Minnesota: It’s Not Really So Bad

I’ve never been accused of suffering from an inferiority complex, which makes living in Minnesota a bid odd. Minnesotans tend to be schizoid: becomingly modest about their state in public, while at the same time convinced that our inherent wonderfulness is so obvious that people will flock here no matter how high we raise our taxes. Actually, of course, people have never exactly flocked to Minnesota, in part because of our challenging climate. Why do you think it is that so many Minnesotans are descended from people who grew up in Norway, Sweden and Finland?

Minnesotans’ defensiveness about their state was notoriously exemplified by a big sign in the Metrodome, down the right field line, that said “We Like It Here.” That prompted endless groans until it was finally, and mercifully, removed. Still, the defensiveness remains.

One of the billions of the earth’s citizens who doesn’t seem especially eager to become a Minnesotan is Ricky Rubio. Rubio, if you haven’t heard of him, is an 18-year-old Spaniard who has been playing professional basketball since he was 14. Two years ago, he wowed Americans like Kobe Bryant and Lebron James in international competition. As a passer–but not, significantly, as a shooter–he has been compared to Pete Maravich. The kid is good:

The NBA draft was held yesterday. Rubio was by far the most charismatic player in the pool, but he slipped to number five, where the Minnesota Timberwolves selected him with the first of their four first round choices. That doesn’t mean, of course, that he will ever play here. Within minutes after the Wolves made their selection, Rubio’s father said that he would likely stay in Spain for another year or two. The Wolves’ general manager said that was OK, he is happy to wait.

New York basketball fans–who are quite a bit more numerous than their Minnesota counterparts–seem to think that Rubio is destined to be a Knick. They could be right. Somewhat weirdly, the Wolves chose another point guard, Jonny Flynn of Syracuse, with the number six pick in the first round, which they also owned. Our new GM swore that he would be delighted to play Rubio and Flynn together, but it’s hard to avoid the conclusion that the Wolves don’t seriously expect Rubio to sign with them. More likely, he is trade bait for a deal with a more glamorous franchise.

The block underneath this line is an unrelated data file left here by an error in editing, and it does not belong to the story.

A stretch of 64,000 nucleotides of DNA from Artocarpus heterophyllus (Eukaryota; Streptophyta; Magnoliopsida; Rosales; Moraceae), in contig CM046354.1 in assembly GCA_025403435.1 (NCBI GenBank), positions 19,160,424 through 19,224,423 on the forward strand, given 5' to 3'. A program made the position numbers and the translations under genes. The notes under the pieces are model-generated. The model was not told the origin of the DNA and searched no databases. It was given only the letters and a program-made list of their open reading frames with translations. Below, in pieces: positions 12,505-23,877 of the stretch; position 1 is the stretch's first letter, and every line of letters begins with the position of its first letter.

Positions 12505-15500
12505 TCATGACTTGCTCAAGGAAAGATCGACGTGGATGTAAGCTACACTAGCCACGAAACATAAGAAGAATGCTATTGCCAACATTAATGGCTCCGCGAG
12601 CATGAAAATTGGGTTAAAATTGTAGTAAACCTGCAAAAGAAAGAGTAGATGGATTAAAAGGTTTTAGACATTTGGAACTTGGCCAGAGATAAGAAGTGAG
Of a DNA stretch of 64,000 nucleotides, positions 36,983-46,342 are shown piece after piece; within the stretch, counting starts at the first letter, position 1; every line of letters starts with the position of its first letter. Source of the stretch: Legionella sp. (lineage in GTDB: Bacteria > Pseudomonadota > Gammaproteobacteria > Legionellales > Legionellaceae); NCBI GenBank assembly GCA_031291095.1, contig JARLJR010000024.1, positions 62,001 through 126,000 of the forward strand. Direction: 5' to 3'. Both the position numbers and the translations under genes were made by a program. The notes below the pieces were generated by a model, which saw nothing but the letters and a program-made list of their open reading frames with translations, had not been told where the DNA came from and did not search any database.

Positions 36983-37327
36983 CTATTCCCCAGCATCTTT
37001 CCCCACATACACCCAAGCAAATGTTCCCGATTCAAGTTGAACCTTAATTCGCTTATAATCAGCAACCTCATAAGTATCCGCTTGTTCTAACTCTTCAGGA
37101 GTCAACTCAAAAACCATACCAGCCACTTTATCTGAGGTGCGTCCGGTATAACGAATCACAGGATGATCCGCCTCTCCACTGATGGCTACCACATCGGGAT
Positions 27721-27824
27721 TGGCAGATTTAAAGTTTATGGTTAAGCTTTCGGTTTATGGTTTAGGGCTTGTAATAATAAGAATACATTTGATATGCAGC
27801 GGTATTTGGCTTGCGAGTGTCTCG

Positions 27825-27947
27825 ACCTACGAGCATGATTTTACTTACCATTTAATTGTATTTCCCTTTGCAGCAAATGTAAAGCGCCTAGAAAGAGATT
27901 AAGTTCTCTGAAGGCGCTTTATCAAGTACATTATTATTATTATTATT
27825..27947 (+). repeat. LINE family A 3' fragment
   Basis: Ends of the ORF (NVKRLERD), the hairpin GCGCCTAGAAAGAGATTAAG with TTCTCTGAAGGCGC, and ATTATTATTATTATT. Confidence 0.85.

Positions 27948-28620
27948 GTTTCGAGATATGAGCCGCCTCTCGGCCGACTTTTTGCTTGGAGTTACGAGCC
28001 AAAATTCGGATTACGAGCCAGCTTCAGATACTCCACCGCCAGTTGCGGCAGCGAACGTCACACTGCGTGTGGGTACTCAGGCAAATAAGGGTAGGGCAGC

That, of course, is nothing new for Minnesota. Ricky Rubio was quoted as saying that he didn’t know anything about the state except that it is very cold. Many Americans share the same limited impression. But it isn’t cold all the time. This time of year, Minnesota is hard to beat.

For one thing, our days are really, really long. I got up today and caught up on the news in preparation for the radio show. I was on the air from 11 to 1 central and then worked on our garden. This is an extraordinarily fertile part of the world; these delphiniums are six feet tall:

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After a few hours of gardening in the hot sun, my wife and I took it easy:

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It’s now 9:00 p.m., and still daylight. So, Ricky: don’t be too quick to dis Minnesota. You might, after all, like it here.

PAUL adds: The problem is that Rubio wouldn’t be in Minnesota this time of year, but rather during the basketball season. Maybe if he were a baseball player. . .

By the way, Minnesota obtained the pick with which they took Rubio from the Washington Wizards. In exchange we got Randy Foye, an average player (42 percent from the field in his career) with a chance to be good and Mike Miller who used to be good but now is average (10 points per game last year).

On the other hand, the Wizards were able to unload Etan Thomas, contributor to the Huffington Post but not the Wiz, and his large contract. So how bad of a deal can it be?

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